Fifth Sunday of Easter
Readings: Acts 8 26-40: Ps 22: 1 John 4 7-21: John 15 1-8
Hymns: O sons and daughters let us sing; May the grace of Christ our Saviour; Lord to you we bring our treasure; Thy kingdom is upon you
“Everyone who loves is a child of God, and knows God, but those who love God must also love their brothers and sisters.” This crucial statement describes life in Christ lived without that fear which all too often dissuades us from loving God and all made in the Image of God. But the lines between loving and suffocating, loving and controlling, loving and destroying are tricky. Take a woman who ‘loves’ her family so much she accepts not being treated as having her own value, and takes rudeness or idleness of family members as the cross she must bear: such lack of love for herself makes it unlikely her family becomes healthily mature. The man who ‘loves’ his work so much he devotes little time developing either himself or his relationships is not preparing for those long years of retirement, when his isolation or ineptitude may become burdens for his family. Martyrs might live with Saints but no sane person chooses to live with either if godly love and respect for the other is not balanced by godly love and respect for the self.
Love, a foundation stone of our faith, so easily evokes images of a gentle Jesus, which doesn’t reflect that lived reality, but in its undemanding placidity is less challenging to, being a world apart from, the everyday dilemmas of our reality. Perhaps more crucially, a placid Jesus less readily challenges our unintentional abuse of ourselves or of others.
Acting in love based on God’s love for us is acting with integrity, care and reflection, uncorrupted by intentional manipulation, self-seeking or self-abnegation, and it means acting with equity towards every person irrespective of their rank, their gender, and their ethnicity. Integrity is what was restored to the Ethiopian whom Philip met on his long journey south to Ethiopia, studying the Bible in his chariot as he went. Following the spirit and acting in love for this man, Philip answered his questions regarding the Greek translation of Isaiah the Ethiopian Queen’s Chancellor was using: after the shortest catechumenate ever, he baptised him. This story exemplifies the most revolutionary aspect of the Christian honour for and inclusion of all beyond the hitherto closed circle of the chosen, a beginning sparked off by the Syro-Phoenician woman who challenged Jesus to recognise her right to follow him, and further helped by Paul’s passion to bring the ragtaggle of humanity into the faith of God, creator, mediator, comforter.
As a eunuch, the Ethiopian was not only foreign but counted neither as man nor woman. However hard he read his Septuagint, he could never be fully part of Jewish rituals, never counted in the minyan of Jewish men assembled for prayer, for Moses in Deuteronomy 23 had excluded eunuchs, whether born or made, on the grounds that they were as anomalous as pigs or eels. It’s interesting that the man was studying Isiah 53, 7-8, the foreshadowing of Christ, because a little further on, in Isaiah 56, comes the foreshadowing of salvation for eunuchs: ‘thus said the Lord: keep justice and righteousness… And for the eunuchs who keep my Sabbath… I will give in my house and within my walls an everlasting name that shall not be cut off.’ Christ having indeed died for love of all people in the kairos, or due time, for that salvific event, it was the proper time for Philip to bring Isaiah to full fruition through Christ by including and affirming the hitherto impure Ethiopian god-fearer.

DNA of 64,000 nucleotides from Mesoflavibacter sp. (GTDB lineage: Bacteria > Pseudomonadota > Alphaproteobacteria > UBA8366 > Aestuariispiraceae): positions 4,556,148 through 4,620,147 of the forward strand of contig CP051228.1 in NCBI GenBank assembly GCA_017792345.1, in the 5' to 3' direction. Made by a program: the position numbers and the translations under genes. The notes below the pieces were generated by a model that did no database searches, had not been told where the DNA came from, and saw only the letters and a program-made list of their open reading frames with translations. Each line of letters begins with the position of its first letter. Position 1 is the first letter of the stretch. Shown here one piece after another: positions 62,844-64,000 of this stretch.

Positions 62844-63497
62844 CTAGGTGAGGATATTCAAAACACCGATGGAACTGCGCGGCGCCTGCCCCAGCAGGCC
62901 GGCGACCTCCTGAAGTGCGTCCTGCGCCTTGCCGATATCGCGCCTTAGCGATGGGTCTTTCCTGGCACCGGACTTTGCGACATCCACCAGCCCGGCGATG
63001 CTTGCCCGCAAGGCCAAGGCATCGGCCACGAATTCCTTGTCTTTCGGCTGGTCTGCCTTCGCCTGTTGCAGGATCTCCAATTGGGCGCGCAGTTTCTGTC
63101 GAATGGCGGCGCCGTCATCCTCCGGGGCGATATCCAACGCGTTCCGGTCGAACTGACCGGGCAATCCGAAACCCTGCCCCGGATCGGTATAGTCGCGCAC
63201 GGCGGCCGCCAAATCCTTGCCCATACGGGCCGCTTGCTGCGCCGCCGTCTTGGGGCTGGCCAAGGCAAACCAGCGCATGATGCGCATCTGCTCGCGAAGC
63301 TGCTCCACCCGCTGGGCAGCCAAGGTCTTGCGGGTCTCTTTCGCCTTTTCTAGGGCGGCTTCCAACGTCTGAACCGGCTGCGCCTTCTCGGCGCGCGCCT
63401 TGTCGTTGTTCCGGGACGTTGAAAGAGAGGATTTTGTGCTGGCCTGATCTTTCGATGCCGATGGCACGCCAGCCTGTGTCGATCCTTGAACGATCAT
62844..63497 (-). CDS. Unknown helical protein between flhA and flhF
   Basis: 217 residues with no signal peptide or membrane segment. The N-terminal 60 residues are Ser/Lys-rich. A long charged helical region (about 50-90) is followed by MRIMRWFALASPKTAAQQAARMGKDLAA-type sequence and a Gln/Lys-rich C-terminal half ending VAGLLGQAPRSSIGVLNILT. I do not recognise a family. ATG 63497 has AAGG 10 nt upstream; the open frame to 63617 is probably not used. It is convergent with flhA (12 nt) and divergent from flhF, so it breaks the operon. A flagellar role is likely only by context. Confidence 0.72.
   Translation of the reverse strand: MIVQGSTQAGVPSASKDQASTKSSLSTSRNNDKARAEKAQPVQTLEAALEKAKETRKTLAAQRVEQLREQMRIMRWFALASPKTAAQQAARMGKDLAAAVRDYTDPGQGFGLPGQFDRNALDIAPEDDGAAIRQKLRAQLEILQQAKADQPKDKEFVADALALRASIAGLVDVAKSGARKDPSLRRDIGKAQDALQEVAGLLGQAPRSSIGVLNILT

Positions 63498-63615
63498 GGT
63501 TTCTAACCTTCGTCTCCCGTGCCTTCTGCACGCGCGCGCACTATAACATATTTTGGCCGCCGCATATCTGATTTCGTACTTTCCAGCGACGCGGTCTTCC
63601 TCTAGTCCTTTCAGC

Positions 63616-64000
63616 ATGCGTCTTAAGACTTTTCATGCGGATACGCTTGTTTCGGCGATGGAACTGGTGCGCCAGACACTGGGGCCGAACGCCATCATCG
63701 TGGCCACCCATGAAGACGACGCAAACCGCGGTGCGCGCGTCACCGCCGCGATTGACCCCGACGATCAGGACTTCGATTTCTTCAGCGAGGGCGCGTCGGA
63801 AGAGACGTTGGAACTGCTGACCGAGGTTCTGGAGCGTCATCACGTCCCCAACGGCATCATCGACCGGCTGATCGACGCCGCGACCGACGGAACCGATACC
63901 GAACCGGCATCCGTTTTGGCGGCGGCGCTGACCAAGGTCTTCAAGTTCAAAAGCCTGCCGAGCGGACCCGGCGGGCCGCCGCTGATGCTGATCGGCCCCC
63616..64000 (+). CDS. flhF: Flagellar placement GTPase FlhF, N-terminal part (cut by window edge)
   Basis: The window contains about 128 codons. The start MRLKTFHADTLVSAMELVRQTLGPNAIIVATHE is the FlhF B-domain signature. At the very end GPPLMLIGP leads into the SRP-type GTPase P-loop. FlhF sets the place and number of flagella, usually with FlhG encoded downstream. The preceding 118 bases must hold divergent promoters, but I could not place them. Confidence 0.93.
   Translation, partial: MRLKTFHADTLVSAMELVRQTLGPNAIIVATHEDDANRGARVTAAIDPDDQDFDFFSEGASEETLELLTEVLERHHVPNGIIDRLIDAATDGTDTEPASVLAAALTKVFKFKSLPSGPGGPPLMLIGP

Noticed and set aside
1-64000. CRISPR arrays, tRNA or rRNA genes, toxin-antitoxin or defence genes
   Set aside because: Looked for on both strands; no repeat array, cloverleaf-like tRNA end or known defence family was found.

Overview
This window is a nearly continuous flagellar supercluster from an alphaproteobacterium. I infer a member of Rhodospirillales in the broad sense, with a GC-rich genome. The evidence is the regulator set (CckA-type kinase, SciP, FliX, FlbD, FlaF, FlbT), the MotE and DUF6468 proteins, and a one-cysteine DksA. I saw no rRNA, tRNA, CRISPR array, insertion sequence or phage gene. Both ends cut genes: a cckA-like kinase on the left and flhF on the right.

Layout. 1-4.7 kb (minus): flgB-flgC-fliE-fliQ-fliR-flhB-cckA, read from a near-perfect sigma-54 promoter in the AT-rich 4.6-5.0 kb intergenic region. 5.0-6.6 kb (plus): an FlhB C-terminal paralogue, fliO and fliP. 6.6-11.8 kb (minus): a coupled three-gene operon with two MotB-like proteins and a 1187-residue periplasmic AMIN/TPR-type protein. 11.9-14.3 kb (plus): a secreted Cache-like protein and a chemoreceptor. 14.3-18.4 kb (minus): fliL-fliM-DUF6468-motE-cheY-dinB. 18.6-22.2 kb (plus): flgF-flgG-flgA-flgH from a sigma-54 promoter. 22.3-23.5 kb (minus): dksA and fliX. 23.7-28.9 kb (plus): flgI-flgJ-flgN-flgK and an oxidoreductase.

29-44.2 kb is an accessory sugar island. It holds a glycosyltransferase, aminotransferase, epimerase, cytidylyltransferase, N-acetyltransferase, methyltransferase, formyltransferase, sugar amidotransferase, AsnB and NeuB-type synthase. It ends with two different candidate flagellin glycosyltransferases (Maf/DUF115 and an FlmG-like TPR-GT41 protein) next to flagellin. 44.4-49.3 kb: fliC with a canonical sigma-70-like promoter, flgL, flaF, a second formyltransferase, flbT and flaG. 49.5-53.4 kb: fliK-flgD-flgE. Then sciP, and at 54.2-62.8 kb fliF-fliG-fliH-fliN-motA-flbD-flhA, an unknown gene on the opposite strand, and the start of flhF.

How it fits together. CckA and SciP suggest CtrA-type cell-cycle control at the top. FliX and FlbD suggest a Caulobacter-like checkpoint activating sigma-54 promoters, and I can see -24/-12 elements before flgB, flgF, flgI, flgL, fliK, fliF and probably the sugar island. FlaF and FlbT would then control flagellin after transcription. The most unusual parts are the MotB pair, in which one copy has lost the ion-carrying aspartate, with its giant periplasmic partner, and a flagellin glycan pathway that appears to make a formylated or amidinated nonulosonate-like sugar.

That’s what living in love is. Endless patient niceness may express unalloyed love neither by the weary carer nor the bitter antagonist, though may be a necessary part of life and relationships: being a voluntarily trampled-on doormat for the selfish egoism of others is neither loving nor helpful to them or to ourselves in the here or the hereafter. Living in love means living in fearless risk-filled freedom: “there is no fear in love.” That does not mean freedom to do whatever we want, but freedom based on fidelity and commitment. Living in love as a Christian makes massive demands. And we are up to them, all of us, if we base that living on Christ
Ministers have not always been willing to allow such freedom to their flock – which is why reflection of love was long drowned out by screaming on sin. Looking forward to a sermon some years ago on I John 4 in Borneo, I was irritated when the visiting preacher substituted Jesus in the boat amid the storm: “Follow all the rules and you will not drown” he yelled at us for well over an hour! None of us felt loving to him after that, nor enlightened either. True, our gospel reading does make clear that there is a penalty for wilfully rejecting life in God as withered or rotted grapes are cut off, but threatening a congregation frequently has more to do with control by the Minister than teaching of love to live in freedom with responsibility. Christ is the eternal vine, but a grape is of value only when used, whether eaten fresh, turned into juice or wine, or dried for storage: fruits of the field, as the fruits of love, are to be shared, given, and received.
We cannot love God unless we are willing to risk loving and being loved by, caring and being cared for, other people as equal children of God: snobbery, elitism, martyring self-abnegation, arrogance, and abuse oppose love. We can risk acting in love to others and to ourselves because we know God loved us first and loves us last. Acting in love within and beyond the self is a rather inadequate return for what has been freely given: the grace of God which passes all understanding. May our love bring life to others, as Phillip’s words, his care, his time, brought the black foreign eunuch peace in Christ.